A client asked: I recently bought a house and on taking occupation I noticed that there was a bad leak in the roof that the seller never told me about. I complained to the agent, and she told me that as the deed of sale contained a voetstoots clause there was nothing I could do. What are my rights?
The voetstoots clause in a contract bars a buyer from complaining as he or she buys the goods (in this case a house) as is, in the condition in which it is found.
However, a seller is deprived of the protection of a voetstoots clause in circumstances where the seller perpetrated a fraudulent non-disclosure or fraudulent misrepresentation.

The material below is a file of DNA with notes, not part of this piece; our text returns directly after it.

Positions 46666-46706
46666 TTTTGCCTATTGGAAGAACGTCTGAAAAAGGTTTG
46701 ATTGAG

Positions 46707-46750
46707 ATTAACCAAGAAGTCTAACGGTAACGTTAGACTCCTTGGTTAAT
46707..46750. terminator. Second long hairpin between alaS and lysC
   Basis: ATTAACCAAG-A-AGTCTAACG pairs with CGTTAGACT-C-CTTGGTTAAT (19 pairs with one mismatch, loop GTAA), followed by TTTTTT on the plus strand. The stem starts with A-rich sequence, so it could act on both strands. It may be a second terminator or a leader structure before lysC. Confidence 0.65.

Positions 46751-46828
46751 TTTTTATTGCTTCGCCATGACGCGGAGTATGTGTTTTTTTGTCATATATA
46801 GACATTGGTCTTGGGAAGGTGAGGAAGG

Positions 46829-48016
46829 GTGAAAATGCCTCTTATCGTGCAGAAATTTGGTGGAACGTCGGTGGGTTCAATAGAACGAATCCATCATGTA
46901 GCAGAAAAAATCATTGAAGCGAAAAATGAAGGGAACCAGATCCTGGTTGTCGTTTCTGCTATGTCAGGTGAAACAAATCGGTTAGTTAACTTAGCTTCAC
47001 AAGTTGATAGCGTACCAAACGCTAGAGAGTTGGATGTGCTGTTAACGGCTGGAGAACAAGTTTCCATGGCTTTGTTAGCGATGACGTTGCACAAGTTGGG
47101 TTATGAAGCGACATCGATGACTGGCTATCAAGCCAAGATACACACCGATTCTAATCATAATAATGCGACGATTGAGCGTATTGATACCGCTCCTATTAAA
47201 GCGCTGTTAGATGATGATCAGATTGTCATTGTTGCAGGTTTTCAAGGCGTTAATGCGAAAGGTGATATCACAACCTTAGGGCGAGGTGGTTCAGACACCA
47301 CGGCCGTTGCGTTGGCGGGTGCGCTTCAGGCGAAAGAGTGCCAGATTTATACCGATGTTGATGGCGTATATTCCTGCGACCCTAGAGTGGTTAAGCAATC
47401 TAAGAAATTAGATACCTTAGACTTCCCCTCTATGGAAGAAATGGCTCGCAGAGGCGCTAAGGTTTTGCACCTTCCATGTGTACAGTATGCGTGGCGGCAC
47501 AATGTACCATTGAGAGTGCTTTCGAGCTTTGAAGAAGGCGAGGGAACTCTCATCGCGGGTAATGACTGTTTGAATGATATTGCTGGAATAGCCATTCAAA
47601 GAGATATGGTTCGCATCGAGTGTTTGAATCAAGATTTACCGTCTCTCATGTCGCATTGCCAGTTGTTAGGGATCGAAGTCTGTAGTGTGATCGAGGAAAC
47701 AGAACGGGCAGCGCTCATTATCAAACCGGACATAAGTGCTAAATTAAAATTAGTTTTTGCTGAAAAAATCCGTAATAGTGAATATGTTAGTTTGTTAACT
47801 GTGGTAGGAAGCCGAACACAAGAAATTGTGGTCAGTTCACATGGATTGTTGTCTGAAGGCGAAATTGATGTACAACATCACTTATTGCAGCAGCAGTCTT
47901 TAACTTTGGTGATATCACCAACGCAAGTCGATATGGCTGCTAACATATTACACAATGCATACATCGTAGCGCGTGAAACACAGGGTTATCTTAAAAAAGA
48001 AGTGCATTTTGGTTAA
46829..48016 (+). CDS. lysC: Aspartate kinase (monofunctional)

Our law sets out when a buyer can successfully sue a seller, despite the voetstoots clause. The buyer must show that:
- The roof of the property suffered from a defect, and
- The seller was aware of the defect in the roof, had a duty to disclose the defect to the buyer and failed to disclose the defect, thereby committing a fraudulent non-disclosure, alternatively misrepresentation.
If the buyer establishes that the seller intentionally failed to disclose the defects in the roof and that he would not have entered into the sale agreement if he had been aware of the defects, the buyer would be entitled to the reasonable costs of repairing the roof and other concomitant loss he may have suffered.